After finishing the story, I had a go of the Multiplayer component. Naughty Dog, once again, have produced a pulse-pounding, intense experience. Usually in games with a prominent focus on the singleplayer experience, the multiplayer element can seem like a half-baked attempt to extend the life of the game. However, the Uncharted 4 multiplayer is genuinely really fun! The parkour element really adds to the verticality of matches, while amazing mystical artefacts such as the Wrath of El Dorado can cause chaos on the battlefield, really boosting a team's chances.
Several game modes are available to play, from the simple Team Deathmatch to the more objective-focused Command mode. The multiplayer experience is also bolstered by a range of power-ups, purchased by earning cash from killing enemies, reviving teammates, or picking up treasures scattered around the map. These power-ups can include mystical items, powerful weapons, additional grenades, or companions such as armoured minigun-wielding brutes who wander around the map, killing players for your team.
Therefore, the overall multiplayer experience for me was very positive, and I think Naughty Dog have really managed to incorporate a cohesive multiplayer experience into the game, while also extending the life of the game for the future.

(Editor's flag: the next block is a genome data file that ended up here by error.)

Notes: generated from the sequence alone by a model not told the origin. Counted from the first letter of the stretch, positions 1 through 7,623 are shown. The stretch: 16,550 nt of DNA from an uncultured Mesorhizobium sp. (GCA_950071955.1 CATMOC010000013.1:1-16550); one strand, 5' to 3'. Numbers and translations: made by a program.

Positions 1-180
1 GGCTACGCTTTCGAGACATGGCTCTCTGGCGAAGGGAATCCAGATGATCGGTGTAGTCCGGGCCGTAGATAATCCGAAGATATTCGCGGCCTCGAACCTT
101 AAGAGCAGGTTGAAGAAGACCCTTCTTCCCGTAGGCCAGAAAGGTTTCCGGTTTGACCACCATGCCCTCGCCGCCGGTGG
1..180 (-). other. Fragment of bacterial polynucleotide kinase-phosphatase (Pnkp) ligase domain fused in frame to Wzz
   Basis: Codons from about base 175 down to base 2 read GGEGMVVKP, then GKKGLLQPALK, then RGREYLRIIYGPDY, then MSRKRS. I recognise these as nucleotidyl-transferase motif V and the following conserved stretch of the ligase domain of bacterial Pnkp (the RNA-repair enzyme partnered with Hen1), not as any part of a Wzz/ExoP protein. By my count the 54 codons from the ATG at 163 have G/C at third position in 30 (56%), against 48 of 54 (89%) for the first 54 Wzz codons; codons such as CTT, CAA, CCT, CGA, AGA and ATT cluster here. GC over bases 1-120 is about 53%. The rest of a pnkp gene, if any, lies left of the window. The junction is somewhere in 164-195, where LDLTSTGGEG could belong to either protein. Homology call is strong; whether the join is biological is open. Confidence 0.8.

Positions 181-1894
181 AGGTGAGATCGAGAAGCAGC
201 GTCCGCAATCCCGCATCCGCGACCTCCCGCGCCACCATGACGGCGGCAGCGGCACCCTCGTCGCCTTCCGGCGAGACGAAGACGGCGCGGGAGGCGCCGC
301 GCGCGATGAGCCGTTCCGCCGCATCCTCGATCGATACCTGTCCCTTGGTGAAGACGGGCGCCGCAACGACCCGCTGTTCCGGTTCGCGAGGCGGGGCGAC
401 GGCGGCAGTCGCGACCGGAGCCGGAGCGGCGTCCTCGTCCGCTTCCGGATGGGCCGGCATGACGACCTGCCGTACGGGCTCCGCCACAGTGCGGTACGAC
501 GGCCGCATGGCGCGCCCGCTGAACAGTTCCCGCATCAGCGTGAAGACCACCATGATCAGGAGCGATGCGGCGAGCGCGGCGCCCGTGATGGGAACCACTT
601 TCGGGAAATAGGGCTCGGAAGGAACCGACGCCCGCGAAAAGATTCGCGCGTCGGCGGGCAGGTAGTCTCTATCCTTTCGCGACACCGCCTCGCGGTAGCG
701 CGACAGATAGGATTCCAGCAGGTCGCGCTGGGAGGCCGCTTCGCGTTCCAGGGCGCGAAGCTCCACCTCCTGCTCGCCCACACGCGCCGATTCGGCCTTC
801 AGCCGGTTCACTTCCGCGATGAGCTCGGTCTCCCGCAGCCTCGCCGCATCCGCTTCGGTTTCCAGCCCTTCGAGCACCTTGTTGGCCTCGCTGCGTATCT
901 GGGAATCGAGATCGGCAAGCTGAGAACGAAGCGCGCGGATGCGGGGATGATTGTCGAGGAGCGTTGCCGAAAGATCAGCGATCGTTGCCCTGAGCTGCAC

A Thief's End, and the ending the fans deserved.
In conclusion, Uncharted 4 is graphically stunning, has a compelling and genuinely emotional story, and includes some of the most exhilarating gameplay experiences in gaming history. The ending also leaves fans satisfied, while opening the door for future games in the franchise (I really hope so anyway).
Right now, I feel as though Naughty Dog already deserve the Game of the Year award for Uncharted 4, even with some big titles like Battlefield 1 and No Man's Sky still to be released! I can't find a flaw with the game whatsoever, and usually I always have a small complaint or find an issue with most games.
It's quite fitting actually, that Uncharted 4 turned out to be such a masterpiece for Naughty Dog. In the series, Nathan Drake has a family saying, "Sic Parvis Magna", meaning "Greatness from small beginnings". After starting by making games such as Crash Bandicoot, years before the gaming industry hugely took off, Naughty Dog have really ascended to greatness; with stellar titles such as the Last of Us and Uncharted 4 pushing the bar ever higher for other developers.
I feel like the future is bright for the gaming industry, and Naughty Dog deserve a lot of praise for creating a game which bravely goes where no game has gone before; Uncharted 4 is the triumphant swan-song of Nathan Drake, and a fitting farewell for one of gaming's greatest heroes.
P.S. Uncharted 4 also has one of the greatest easter eggs EVER. Just play the first few levels of the game, you'll know it when you see it, *cough* Ooga Booga *cough*